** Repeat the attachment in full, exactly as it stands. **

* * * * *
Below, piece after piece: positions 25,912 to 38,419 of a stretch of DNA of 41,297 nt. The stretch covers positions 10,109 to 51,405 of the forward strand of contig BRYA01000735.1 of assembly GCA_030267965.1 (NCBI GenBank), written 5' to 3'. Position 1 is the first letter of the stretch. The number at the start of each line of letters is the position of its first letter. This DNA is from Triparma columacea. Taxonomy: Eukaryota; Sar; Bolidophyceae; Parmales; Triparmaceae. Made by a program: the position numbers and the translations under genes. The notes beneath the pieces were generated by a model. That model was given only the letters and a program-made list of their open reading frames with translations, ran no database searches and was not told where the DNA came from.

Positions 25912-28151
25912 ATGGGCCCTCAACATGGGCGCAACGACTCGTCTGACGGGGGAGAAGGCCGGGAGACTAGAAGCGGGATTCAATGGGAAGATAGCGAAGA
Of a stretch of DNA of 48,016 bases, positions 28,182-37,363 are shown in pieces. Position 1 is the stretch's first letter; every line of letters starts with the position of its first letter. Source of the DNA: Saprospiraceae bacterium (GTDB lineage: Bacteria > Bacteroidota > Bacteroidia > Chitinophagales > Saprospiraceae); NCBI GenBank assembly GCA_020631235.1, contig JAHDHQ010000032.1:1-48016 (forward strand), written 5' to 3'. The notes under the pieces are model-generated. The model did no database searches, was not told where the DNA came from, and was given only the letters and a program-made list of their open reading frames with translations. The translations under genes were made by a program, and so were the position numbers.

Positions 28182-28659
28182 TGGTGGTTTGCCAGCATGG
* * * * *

Below, piece after piece: positions 25,912 to 38,419 of a stretch of DNA of 41,297 nt. The stretch covers positions 10,109 to 51,405 of the forward strand of contig BRYA01000735.1 of assembly GCA_030267965.1 (NCBI GenBank), written 5' to 3'. Position 1 is the first letter of the stretch. The number at the start of each line of letters is the position of its first letter. This DNA is from Triparma columacea. Taxonomy: Eukaryota; Sar; Bolidophyceae; Parmales; Triparmaceae. Made by a program: the position numbers and the translations under genes. The notes beneath the pieces were generated by a model. That model was given only the letters and a program-made list of their open reading frames with translations, ran no database searches and was not told where the DNA came from.

Positions 25912-28151
25912 ATGGGCCCTCAACATGGGCGCAACGACTCGTCTGACGGGGGAGAAGGCCGGGAGACTAGAAGCGGGATTCAATGGGAAGATAGCGAAGA
Of a stretch of DNA of 48,016 bases, positions 28,182-37,363 are shown in pieces. Position 1 is the stretch's first letter; every line of letters starts with the position of its first letter. Source of the DNA: Saprospiraceae bacterium (GTDB lineage: Bacteria > Bacteroidota > Bacteroidia > Chitinophagales > Saprospiraceae); NCBI GenBank assembly GCA_020631235.1, contig JAHDHQ010000032.1:1-48016 (forward strand), written 5' to 3'. The notes under the pieces are model-generated. The model did no database searches, was not told where the DNA came from, and was given only the letters and a program-made list of their open reading frames with translations. The translations under genes were made by a program, and so were the position numbers.

Positions 28182-28659
28182 TGGTGGTTTGCCAGCATGG